Have you ever started making your favorite seafood recipe only to find your seafood has gone bad? Follow these seafood storage guidelines to ensure this never happens to you. Our seafood storage guidelines below tell you how to store fresh seafood and live seafood.
General Seafood Storage Tips
Always keep seafood in the coldest part of your refrigerator.
Keep in original packaging when possible.
These guidelines are for uncooked seafood.
Fresh Whole Fish
For Cooking Within 3 Days
Store fresh whole fish in the refrigerator in original packaging or on a bed of ice covered with a damp paper towel until ready to cook.
Fresh Fish Fillets, Portions & Steaks
For Cooking Within 2 Days
Store fresh fish fillets, portions and steaks in the refrigerator in original packaging or on a bed of ice covered with a damp paper towel until ready to cook.
Live Mussels, Oysters, & Clams
For Consumption Within 5 Days
Shellfish are live, and should be stored in an open container in the refrigerator covered with a damp towel to maintain humidity. If shellfish are open, tap them to see if they will close. Discard any shellfish that do not close. Soft shell clams should be consumed within 2 days. Discard all shellfish that do not open after cooking.
If not cooking immediately, keep lobsters alive in the refrigerator in original packaging for up to 24 hours. Do not freeze live lobster.
Fresh Shrimp, Squid & Scallops
For cooking within 2 Days
Store freshs shrimp, squid, and scallops in the refrigerator in original packaging or on a bed of ice covered with a damp paper towel until ready to cook.
Sea Urchin (Uni Roe)
Store uni roe in the refrigerator. Always eat uni within the first or second day you have received it. Do not freeze uni.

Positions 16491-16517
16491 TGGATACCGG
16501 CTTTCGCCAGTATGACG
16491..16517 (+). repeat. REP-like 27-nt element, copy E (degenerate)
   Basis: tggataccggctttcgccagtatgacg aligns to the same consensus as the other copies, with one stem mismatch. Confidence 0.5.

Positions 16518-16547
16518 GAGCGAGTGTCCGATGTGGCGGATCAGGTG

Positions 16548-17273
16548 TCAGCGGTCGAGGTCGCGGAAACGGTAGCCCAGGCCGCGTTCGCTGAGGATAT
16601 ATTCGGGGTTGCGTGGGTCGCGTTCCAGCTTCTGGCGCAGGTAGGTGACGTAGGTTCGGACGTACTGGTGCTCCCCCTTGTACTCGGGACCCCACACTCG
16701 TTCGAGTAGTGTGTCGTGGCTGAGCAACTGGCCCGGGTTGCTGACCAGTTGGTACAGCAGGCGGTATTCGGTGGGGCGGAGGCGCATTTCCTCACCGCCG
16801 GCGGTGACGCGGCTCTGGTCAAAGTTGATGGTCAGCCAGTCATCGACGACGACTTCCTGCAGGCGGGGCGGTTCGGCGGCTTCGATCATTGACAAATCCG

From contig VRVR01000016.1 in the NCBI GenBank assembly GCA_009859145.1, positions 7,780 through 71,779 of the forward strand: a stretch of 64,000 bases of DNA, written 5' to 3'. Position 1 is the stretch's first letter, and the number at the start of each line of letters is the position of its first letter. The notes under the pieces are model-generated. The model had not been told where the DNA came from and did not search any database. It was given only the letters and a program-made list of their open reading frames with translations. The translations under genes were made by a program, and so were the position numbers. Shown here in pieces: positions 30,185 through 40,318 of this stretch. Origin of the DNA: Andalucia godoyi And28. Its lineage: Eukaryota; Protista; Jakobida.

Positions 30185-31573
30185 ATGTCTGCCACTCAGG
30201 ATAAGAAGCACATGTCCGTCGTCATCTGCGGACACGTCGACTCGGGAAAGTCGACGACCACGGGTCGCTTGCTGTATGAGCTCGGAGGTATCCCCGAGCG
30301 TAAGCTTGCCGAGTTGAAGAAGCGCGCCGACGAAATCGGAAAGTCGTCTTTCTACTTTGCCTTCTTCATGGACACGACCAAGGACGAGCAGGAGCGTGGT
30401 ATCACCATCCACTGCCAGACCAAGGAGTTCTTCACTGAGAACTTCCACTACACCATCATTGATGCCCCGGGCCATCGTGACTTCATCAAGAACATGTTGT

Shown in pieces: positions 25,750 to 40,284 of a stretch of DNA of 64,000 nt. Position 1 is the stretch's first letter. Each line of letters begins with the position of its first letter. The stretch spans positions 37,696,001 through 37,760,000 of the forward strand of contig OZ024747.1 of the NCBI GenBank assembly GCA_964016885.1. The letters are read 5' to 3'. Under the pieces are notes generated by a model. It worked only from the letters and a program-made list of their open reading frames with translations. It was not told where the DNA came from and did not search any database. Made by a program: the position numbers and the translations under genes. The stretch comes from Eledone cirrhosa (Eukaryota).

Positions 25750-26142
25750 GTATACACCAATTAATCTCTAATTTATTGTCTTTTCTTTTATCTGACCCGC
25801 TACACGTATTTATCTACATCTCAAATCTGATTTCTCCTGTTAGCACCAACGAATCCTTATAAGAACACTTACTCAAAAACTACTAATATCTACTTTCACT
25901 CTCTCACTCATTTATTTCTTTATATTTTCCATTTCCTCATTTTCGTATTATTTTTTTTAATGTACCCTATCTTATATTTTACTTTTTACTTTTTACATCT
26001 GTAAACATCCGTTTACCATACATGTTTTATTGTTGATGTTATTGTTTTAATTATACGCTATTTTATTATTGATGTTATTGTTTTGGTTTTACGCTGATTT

Freeze products within 24 hours of receiving product for best results. Keep products in their original packaging or place in a freezer bag and squeeze out as much air as possible. We recommend freezing for up to 3 months. If product is already frozen, place immediately in freezer.
Puncture the original plastic sealed packaging to introduce airflow. Next, leave overnight in the fridge, on a plate with a towel to absorb liquids. Alternatively, if you’re in a hurry, place the package under slow running cold water for 30 minutes or until thawed. Cook immediately after thawing.
If products thaw in cold temperatures they can be refrozen but if products thaw in warm temperatures (>40°F) they should not be refrozen. In other words, it’s safe to refreeze seafood that has thawed in a refrigerator but not seafood that has thawed under cold water. This applies for both raw and cooked seafood. In addition, you should not refreeze products that are thawed while in a vacuum sealed container. It’s important to note that you may notice some quality differences after refreezing a product.